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Transport of nitrogen rich groundwater to surface waters by riparian macropore flow in an agriculturally dominated watershed

By Brian Redder, Anthony Buda, Casey Kennedy, Gordon Folmar and Elizabeth Boyer


Nitrogen (N) pollution continues to be a major concern in the Chesapeake Bay watershed due to its potential contributions to climate change, negative health effects, and the decline in quality of aquatic ecosystems. Groundwater in Pennsylvania can have elevated concentrations of dissolved N that can migrate to surface waters, either by diffuse discharge through the streambed or by macropore flow in the riparian zone. These riparian seeps show significant variability in both discharge and nutrient concentrations. In this study, we use stream measurements to differentiate and quantify contributions of groundwater discharge from matrix flow in the streambed and riparian seeps. A combination of differential stream gauging, streambed measurements of hydraulic head and conductivity, and water chemistry, were used to solve for riparian groundwater flux using a reach mass balance equation. A 175m stream reach was identified in a heavily cultivated 45 hectare watershed in east-central Pennsylvania in the headwaters of the Susquehanna River. Despite air-water manometers readings from piezometers installed in the shallow streambed (30 cm) indicating a losing reach, discharge substantially increased (36-66%) throughout the reach consistently throughout the study period. Using the mass balance approach, riparian groundwater fluxes contributed 85-206 m 3 d -1 of water, while transporting 1.48- 3.98 kg N d-1 through this fractured aquifer system. Throughout the winter/spring recharge period (Jan-May), there was a constant increase in both flow and N transport from these macropore riparian seeps. Chemical data for the stream, streambed, and shallow ground waters suggest that the stream is disconnected from the underlying aquifer and that groundwater riparian seeps supply essentially all of the water and N to the system. The results from this study, and water chemistry comparison between stream, shallow groundwater, deep groundwater, and riparian seeps, provide insight into the sources of these inputs and help determine the transport and fate of N in a fractured system. This information is important for planning mitigation techniques and best management practices. Further analysis of water isotopes and hydrometric data will be used to test our hypothesis of a perched stream disengaged from the aquifer below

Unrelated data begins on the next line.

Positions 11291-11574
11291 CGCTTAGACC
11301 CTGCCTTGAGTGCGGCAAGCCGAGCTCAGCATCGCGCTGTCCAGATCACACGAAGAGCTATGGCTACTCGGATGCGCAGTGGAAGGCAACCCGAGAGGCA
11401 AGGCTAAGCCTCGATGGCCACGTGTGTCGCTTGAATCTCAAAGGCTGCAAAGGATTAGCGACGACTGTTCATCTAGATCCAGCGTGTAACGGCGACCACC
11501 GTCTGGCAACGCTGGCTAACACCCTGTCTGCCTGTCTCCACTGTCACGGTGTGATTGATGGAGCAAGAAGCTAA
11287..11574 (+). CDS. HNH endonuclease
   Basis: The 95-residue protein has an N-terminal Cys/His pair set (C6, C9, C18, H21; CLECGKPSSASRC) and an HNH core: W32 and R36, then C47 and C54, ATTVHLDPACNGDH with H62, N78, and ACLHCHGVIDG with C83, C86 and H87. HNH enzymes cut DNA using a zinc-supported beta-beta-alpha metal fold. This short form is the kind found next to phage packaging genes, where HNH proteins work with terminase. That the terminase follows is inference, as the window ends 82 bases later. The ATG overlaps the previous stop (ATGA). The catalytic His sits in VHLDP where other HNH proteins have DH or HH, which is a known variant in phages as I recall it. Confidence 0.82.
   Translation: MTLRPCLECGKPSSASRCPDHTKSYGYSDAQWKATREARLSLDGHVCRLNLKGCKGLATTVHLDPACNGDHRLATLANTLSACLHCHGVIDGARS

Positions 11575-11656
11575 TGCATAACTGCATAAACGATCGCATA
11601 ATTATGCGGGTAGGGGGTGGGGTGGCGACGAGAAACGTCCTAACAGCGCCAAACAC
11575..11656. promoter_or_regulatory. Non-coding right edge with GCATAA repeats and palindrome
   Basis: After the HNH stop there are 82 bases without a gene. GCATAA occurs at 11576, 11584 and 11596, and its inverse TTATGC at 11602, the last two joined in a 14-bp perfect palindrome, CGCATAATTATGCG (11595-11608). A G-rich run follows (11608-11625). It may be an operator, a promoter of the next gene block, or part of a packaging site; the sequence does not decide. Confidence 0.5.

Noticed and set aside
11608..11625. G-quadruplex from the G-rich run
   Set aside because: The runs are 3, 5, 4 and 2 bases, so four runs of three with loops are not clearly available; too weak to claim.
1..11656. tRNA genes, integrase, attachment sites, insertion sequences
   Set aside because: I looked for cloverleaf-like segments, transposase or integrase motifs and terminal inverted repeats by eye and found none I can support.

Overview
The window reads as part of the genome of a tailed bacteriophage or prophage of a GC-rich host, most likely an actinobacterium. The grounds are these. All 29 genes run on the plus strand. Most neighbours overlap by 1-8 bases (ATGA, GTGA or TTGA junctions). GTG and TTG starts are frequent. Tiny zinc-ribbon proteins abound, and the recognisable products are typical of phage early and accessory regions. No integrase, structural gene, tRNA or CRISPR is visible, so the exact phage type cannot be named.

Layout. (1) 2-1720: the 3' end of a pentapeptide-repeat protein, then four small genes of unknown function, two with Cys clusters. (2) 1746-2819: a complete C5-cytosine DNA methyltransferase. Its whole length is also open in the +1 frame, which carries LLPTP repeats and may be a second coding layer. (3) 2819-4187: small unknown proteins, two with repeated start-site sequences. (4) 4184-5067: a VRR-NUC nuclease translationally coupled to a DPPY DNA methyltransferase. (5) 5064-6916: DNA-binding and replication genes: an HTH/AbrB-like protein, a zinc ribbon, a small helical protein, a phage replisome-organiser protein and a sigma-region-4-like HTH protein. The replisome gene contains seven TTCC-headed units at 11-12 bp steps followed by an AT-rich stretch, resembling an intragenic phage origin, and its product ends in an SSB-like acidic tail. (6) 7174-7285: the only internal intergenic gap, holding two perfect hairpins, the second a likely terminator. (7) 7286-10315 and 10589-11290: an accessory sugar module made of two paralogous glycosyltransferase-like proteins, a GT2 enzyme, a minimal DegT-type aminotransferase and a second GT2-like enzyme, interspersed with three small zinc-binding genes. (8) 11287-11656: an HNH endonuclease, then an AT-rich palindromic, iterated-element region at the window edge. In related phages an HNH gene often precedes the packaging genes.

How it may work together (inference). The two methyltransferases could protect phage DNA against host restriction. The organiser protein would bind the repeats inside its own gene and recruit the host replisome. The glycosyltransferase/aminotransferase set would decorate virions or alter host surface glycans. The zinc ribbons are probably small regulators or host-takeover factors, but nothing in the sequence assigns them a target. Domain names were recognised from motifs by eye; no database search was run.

Topics: Chesapeake Bay, nitrogen pollution, water quality, agriculture
Publisher: Bucknell Digital Commons
Year: 2017
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Provided by: Bucknell University
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